Of all of the times that White House coronavirus task force member Deborah Birx has said things clearly intended for President Trump’s benefit, few were as transparent as her comments on Friday afternoon. She was walking through the improvements in the rate of spread of the coronavirus, drawing attention to regions still at risk.

“I’m going to call your attention to the top three states, the top three states with the largest percent,” she said — “and this is so you can all make your decisions about going outside, and social distancing, potentially playing golf if you’re very careful and you don’t touch the flags and all of those issues."

You could play tennis, too, she added. A bit later, she reiterated the point.

“So we're asking continuously for you all to be outside. To enjoy your Memorial Day weekend. To play golf,” she said. “To hike, as Dr. Fauci said. To play tennis with marked balls."

A few seconds later:

“Please, as you go out this weekend to understand, you can go out, you can be outside, you can play golf, you can play tennis with marked balls,” she said. “You can go to the beaches if you stay six feet apart."

Got that? You can play golf if you’d like. It’s okay to go play golf. Want to play golf? Go for it. All clear.

And lo, a report from the White House press pool on Saturday morning: “President Trump is returning to the golf course on this pleasant, sunny Saturday,” it read. “The president’s motorcade arrived at Trump National in Sterling, Va., at 10:27 a.m. after a 35-minute drive along a route with sparse traffic but that was otherwise unremarkable.”

The president has clearly been champing at the bit to return to his favorite leisure activity. Before the coronavirus outbreak, the longest he’d gone with playing a round as president was between late November 2018 and early February 2019, having avoided playing while the government was shut down. The shutdown ended on Jan. 25, and he was on the course a week later.

This time, it was the virus that kept him from playing. Eventually, anyway: He last played on March 8 at his private club in Mar-a-Lago, back when there were fewer than 500 confirmed cases in the United States — but far more which hadn’t been documented. He stopped at the headquarters of the Centers for Disease Control and Prevention in Atlanta, argued against bringing tourists stranded on a cruise ship onshore out of concern it would cause a spike in U.S. cases and then went to Mar-a-Lago for the weekend. Since then, the equivalent of 32 cruise ships full of passengers have died from the virus in the United States.

It’s worth noting, of course, that Trump was critical of his predecessor for playing golf in moments of crisis. (Trump’s played 218 times as president by our count; it took Barack Obama until the third year of his second term to hit that number.) At one point, he criticized Obama for playing in the middle of “the N.Y.C. Ebola outbreak” — an outbreak that consisted of one person. At another point, he criticized Obama for playing golf despite “all of the problems and difficulties” the country faced.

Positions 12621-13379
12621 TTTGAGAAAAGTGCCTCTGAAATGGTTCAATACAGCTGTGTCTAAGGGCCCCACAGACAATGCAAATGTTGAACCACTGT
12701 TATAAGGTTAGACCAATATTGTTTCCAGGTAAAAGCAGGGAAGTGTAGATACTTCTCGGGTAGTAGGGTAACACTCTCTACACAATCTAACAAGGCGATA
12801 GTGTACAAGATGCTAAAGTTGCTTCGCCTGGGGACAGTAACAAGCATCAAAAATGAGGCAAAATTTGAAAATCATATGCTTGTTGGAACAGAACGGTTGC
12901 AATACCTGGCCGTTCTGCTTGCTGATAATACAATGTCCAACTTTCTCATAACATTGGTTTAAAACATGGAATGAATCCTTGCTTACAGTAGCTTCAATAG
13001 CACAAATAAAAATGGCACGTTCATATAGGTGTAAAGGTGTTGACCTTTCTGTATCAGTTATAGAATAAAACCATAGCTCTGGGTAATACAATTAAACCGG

This is actually the point. Trump’s approach to the pandemic over the past month has been to suggest that the worst is behind us and that America is ready to return to normal. He’s been pushing states to scale back efforts to contain the virus, in large part because he’s worried about how the economic damage from businesses remaining closed might affect his reelection chances. But more broadly Trump wants to convey a sense of his mission being accomplished, demonstrating that his administration handled the crisis and America as normal can get back into gear.

Yes, more than 1,200 people a day are still dying from the virus on average, a rate that we first hit in early April and which likely remains lower than the actual toll. But Trump wants us to think that the slow decline we’re now experiencing is sufficient so that people are more comfortable getting back to what they might normally do. Certainly to some small degree, he’s interested in convincing people that things are returning to normal so that he can once again play golf.

We should not be surprised, in fact, if Trump’s trip on Saturday is used as evidence by the White House that things are getting back to normal. That his outing was a sign that America is back.

The “sparse traffic” Trump’s motorcade encountered on his way to the club is probably a function of the stay-at-home order that is still in effect in Northern Virginia — and in Loudoun County, where the Trump golf course is located, in particular. Sterling lies in the easternmost part of the county and is in the region where the most confirmed cases of coronavirus have been identified, according to the county’s data dashboard. The county has yet to meet the benchmarks for reopening including a continued drop in new positive cases and hospitalizations — benchmarks set by the White House coronavirus task force and Birx.

Remember how Birx’s comment about playing golf was in the context of the states that are still seeing the most negative effects from the pandemic? Virginia was among the top three states Birx identified.

“The number one metro with the highest positivity rate is the District of Columbia, which includes northern Virginia and Maryland, Montgomery County and [Prince George’s] County,” she said at one point, identifying them as “the places where we have seen really a stalling or an increase of cases."

Maybe even as Birx was overtly clearing Trump to get out of the White House, she was trying to send him another message as well.